Back To School, Prayer

Back to school 2014

This week our five children returned to school.  Our oldest entered 8th grade and our baby, kindergarten.   The beginning of a new school year brings excitement and a return to routine in our daily life: homework, extra-curricular activities, dinner as a family at the table, and earlier bedtimes.  During the summer, when our schedules were more relaxed, I had set a personal goal of reading small bits of scripture with my children, hoping the stories would become more ingrained in their heart and mind, and that they would come to know better who Jesus was to them.  Our 4th grader was very interested in reading her children’s bible on most nights, but I wasn’t as successful as I had hoped with the others.  As parents, we establish the family values, goals and expectations; I wonder which ones will take root and still be with my children when they are grown.

Summer also brought a fall for my mom, resulting in fractures that required her to spend 7 weeks in a rehab center.  Because she would be going home with a walker, my siblings decided to de-clutter her house to make getting around easier for her.  Have you ever cleaned out your parents’ home, while they were in the hospital, or after they passed away?  It can be a rather odd experience, going through their drawers, closets, and personal belongings, finding old letters that were written to loved ones, jewelry that had been saved from a deceased relative or everyday items that were stashed in a special drawer, clues to what your mom or dad held close.  Sifting through your parents’ possessions while trying to protect their privacy and dignity can be an overwhelming, frustrating and emotional experience.  (I’m blessed that my older siblings let me “off the hook” this time, and shared this chore between them.)

My mom is turning 85 at the end of the month, and has been known for writing in a journal. She jotted down memories of us growing up in little notebooks or even scraps of paper, and documented important dates or events with a photo attached. She even recorded details of my dad’s deteriorating health last year as she cared for him up to his death.  My mom also wrote down many prayers and scripture passages over the years that were meaningful to her.  While tidying her home, my eldest sister, Debbie, found this prayer. It was typed on an old-fashioned type writer, and the paper was slightly yellowed.  It was tucked into a big stack of books in the corner of her home, and could have easily been overlooked.  My sister shared it with me, and it reminded me of my daily struggles and how I wrestle with who is in control: God or me?

 

Our Thinking versus God’s Promises

It’s impossible.

               All things are possible. (Luke 18:27)

 I’m too tired.

               I will give you rest. (Matthew 11:28-30)

 Nobody really loves me.

               I love you. (John 3:16)

 I can’t go on.

               My grace is sufficient.  (11 Cor. 12:19)

 I can’t figure things out.

               I will direct your steps. (Proverbs 20:24)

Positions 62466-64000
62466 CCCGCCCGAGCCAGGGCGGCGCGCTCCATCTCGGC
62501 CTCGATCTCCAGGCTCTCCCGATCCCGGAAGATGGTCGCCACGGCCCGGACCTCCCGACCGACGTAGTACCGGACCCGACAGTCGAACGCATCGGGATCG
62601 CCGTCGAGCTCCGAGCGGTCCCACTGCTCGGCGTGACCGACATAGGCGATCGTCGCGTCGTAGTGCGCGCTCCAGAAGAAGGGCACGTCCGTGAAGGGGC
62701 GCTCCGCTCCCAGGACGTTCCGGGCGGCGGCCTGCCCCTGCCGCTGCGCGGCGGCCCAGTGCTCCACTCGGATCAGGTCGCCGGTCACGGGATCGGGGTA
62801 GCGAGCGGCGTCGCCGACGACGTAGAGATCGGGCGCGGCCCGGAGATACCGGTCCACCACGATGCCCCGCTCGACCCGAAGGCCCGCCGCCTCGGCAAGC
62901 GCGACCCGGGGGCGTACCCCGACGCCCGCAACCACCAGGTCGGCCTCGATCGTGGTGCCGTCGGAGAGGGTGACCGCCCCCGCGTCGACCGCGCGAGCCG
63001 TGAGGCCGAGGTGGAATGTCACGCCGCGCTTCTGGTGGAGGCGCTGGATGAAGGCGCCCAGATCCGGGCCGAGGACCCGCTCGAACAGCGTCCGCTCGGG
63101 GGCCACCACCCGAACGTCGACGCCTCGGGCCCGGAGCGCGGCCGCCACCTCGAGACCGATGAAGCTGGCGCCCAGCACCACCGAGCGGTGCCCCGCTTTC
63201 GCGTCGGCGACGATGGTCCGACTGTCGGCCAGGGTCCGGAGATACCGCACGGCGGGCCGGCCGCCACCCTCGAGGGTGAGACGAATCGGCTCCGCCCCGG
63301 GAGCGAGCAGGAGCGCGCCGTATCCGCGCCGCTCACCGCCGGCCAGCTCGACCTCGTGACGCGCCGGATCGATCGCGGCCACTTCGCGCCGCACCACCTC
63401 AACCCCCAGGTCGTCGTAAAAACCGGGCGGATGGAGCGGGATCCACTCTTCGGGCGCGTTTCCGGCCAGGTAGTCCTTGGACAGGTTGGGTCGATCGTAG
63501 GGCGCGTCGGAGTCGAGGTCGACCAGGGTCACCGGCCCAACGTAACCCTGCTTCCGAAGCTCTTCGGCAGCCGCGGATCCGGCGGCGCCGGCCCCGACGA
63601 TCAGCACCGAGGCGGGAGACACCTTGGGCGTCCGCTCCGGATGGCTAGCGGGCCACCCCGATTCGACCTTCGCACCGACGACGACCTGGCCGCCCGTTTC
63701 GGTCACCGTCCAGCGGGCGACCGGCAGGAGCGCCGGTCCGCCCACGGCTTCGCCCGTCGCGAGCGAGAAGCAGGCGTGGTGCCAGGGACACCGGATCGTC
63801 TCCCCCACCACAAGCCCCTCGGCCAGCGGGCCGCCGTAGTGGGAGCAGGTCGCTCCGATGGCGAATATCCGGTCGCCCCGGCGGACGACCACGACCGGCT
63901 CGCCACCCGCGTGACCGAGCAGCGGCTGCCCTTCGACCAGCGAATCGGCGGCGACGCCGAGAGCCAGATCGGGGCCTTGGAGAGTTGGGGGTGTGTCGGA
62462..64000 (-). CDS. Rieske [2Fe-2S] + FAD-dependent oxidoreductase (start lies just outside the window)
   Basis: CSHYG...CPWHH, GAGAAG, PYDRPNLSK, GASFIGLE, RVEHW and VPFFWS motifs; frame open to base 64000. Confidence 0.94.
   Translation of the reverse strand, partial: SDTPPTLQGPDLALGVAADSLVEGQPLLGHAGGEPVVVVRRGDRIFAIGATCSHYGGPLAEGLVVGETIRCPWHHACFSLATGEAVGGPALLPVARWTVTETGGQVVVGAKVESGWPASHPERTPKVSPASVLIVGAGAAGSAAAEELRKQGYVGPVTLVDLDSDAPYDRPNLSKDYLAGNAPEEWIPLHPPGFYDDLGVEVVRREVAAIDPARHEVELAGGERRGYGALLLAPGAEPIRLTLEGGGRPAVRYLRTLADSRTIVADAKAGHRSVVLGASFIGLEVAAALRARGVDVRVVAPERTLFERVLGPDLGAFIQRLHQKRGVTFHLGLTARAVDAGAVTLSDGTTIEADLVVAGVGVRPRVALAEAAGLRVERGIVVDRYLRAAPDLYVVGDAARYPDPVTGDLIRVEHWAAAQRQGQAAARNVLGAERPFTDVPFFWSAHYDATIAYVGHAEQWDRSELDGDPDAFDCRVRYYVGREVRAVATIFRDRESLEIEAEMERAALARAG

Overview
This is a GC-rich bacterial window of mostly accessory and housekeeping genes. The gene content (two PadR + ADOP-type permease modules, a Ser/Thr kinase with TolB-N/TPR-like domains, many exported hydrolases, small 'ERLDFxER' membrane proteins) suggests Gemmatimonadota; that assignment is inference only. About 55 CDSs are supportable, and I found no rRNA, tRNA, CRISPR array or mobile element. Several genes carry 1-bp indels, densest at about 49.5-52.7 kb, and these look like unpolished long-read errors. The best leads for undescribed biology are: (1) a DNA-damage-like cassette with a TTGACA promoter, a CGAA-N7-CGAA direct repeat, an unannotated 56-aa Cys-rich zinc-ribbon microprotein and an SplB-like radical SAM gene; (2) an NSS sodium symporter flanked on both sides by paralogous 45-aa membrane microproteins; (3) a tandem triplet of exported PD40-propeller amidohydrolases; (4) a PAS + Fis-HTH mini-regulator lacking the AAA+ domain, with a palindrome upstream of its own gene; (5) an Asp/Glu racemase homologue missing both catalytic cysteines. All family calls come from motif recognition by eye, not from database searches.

I can’t do it.

               You can do all things. (Phil 4:13)

 I’m not able.

                    I am able. (11 Co. 9:8)

 It’s not worth it.

               It will be worth it. (Rom. 8:28)

 I can’t forgive myself.

               I will supply all your needs. (Phil. 4:19)

 I’m afraid.

               I have not given you a spirit of fear. (11 Tim. 1:7)

I’m always worried and frustrated.

Cast all your cares on Me. (1 Peter 5:7)

I don’t have enough faith.

I’ve given everyone a measure of faith. (Rom. 12:8)

I’m not smart enough.

I give you wisdom. (1 Cor. 1:30)

I feel all alone.

I will never leave you or forsake you. (Heb. 13:5)

 

This prayer is a beautiful reminder that God’s promises are far better than what we come up with on our own, in our human condition. Often, we fall short when we rely on Our Thinking, but if we instead entrust ourselves to God’s Promises, our lives will be a lot easier!

This week is the one-year anniversary of my ministry, Creating Space, and my blog.  As I look back over the year, and even just this summer, I see that some things I had hoped to achieve didn’t happen; my children didn’t memorize scripture (a discipline I admire in our protestant brothers and sisters).  Yet in finding this prayer that my mom had tucked away, I can see how she relied on scripture throughout her life, and without using actual words, she taught me to do the same. Perhaps when my children are 45 they will find my old-fashion blog writings, and have a glimpse of how scripture played a part in my faith, and hopefully their own, as well.

This blog is based on the personal experiences and opinions of Peggy O’Flaherty. Any reproduction of the material in this blog may be used with written consent of the author by e-mail at peggy@creatingspaceinyourlife.com.

Peggy O’Flaherty, is a certified spiritual director, public speaker, blog writer, wife and mother of five children. Her recent writing projects include “New App For your Phone Connect your Parish, Growing the Faith, One Parish” and “Extending Compassion, Losing a Child & Evangelization” She is the Founder & President of Creating Space, LLC., a ministry helping people enrich their faith. Follow Peggy at www.creatingspaceinyourlife.com


Tina Drechny

3 years ago

I love that your siblings found such a lovely poem. It is truly a dialogue between our souls and God. You reminded me that just because I had a “fail” in my goals over the summer doesn’t mean that God failed. Thank you for sharing.

Creating Space, LLC.

3 years ago

Thanks Tina. I appreciate your comments.

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